5 Things You Need to Know About SXSW Interactive 2014
South by Southwest Interactive, once the nerdy kid brother of the SXSW music festival, has grown up to be Charles Atlas-strong. Since 2007 — the year Twitter broke — attendance at the Austin interactive fest has grown nearly fivefold to more than 30,000. Old-timers will grouse that SXSWi has morphed from a place for tech startups to share knowledge and innovations to an overly commercial clusterfuck. But the 2014 edition, which wrapped up earlier this week, was still capable of eliciting surprise and delight — in addition to the occasional feeling of deep embarrassment.
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Here are five things we learned in Austin:
1. Privacy Is on Everyone’s Mind
The two biggest names in the fight against government surveillance — NSA leaker Edward Snowden and WikiLeaks founder Julian Assange — remotely addressed the conference in separate, high-profile events. Snowden, appearing from somewhere in Russia with a backdrop of the U.S. Constitution, said he had no regrets about leaking NSA documents. In terms of U.S. surveillance of its own citizens, he said, “South by Southwest and the tech community — the people in the room in Austin — they’re the folks who can fix this.” Assange, meanwhile, praised Snowden and called out Facebook’s Mark Zuckerberg as self-serving for Zuck’s recent statement that we live in a “post-privacy world.”
2. “Smart” Motorcycle Helmet Wins Wearable Tech
Right now, wearable tech — from smartwatches to Google Glass to fitness bands that monitor your vitals — is all the rage. The most buzzed-about wearable device at SXSWi was an augmented-reality motorcycle helmet created by Silicon Valley startup Skully Helmets. The fancy brain bucket, which won Skully first place in the fest’s wearable-tech competition, features a 180-degree rearview camera whose images are projected onto the lower right side of the helmet’s visor, allowing wearers to keep their eyes on the road. Plus, it’s got built-in GPS and voice control. Seems like a worthwhile trade-off for the feel of the wind in your hair.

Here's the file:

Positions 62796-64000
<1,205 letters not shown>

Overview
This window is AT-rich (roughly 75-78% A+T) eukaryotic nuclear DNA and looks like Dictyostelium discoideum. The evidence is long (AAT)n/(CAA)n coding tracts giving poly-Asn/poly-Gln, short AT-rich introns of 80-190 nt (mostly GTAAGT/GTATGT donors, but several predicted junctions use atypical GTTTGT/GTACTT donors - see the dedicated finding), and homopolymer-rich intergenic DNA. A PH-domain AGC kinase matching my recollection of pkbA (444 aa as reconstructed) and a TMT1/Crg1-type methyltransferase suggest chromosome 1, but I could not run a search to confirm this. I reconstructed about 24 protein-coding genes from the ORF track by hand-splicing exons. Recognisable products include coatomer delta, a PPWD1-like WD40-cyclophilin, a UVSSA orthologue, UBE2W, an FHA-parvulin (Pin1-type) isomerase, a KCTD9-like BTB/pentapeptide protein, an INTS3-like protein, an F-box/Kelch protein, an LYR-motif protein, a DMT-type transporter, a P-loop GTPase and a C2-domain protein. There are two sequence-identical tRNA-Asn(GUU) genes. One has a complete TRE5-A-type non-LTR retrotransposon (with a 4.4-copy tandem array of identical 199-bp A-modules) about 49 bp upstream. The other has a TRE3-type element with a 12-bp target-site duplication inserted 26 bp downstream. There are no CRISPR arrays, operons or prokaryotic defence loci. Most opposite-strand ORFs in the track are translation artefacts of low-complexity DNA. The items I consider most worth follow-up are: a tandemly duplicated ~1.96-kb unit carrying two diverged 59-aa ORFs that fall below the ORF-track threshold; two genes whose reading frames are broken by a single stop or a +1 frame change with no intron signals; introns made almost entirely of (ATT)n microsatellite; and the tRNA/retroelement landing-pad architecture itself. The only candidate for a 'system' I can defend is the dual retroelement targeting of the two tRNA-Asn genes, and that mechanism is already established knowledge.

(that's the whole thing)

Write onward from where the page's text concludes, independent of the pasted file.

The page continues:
3. There Was No “Next Twitter”
Twitter, the startup that took SXSWi by storm in 2007, remains the conference’s biggest breakout hit. But there was no heir to the Twitter throne in evidence at this year’s SXSW. “I think that social media has become so baked into everything we do that the revolution has plateaued a little bit,” SXSWi director Hugh Forrest told CNN. “Twitter was our big moment. But I also think, at this point, it’s our biggest albatross. [People always ask] ‘Why isn’t there a Twitter this year?'” Alas, #maybenextyear?
4. Oculus Rift, the Virtual Reality 3D Headset, Is Awesome
SXSWi attendees had a chance to don the Oculus Rift, the much-hyped virtual reality headset that represents the next big leap in gaming tech. Those willing to brave a long line at the festival’s Game of Thrones exhibit were fitted with the Oculus Rift and headphones and treated to a pulse-poundingly immersive ride in the show’s Castle Black winch elevator. The experience got high marks from at least one Thrones cast member, Kristian Nairn (Hodor), who tweeted: “I was excited to try the @oculus rift … Wasn’t ready for the awesome.”
5. Tech and Music Can Make for a Cringe-Inducing Mix
Ben Horowitz, a hip-hop-loving venture capitalist busy promoting his new book The Hard Thing About Hard Things, played hypeman for his pal Nas at a party thrown by Ashton Kutcher’s VC fund. As this Instagram video shows, Horowitz came across as stiff and awkward (though Kutcher, also onstage, availed himself pretty well):
Meanwhile, AOL’s outlandish Digital Prophet (yes, that’s his real title) David Shing, a mix between Skrillex and a troll doll, put his own spin on Miley Cyrus’ “Wrecking Ball” video at a Mashable party. This Vine captures the stunt in all its shamelessness:
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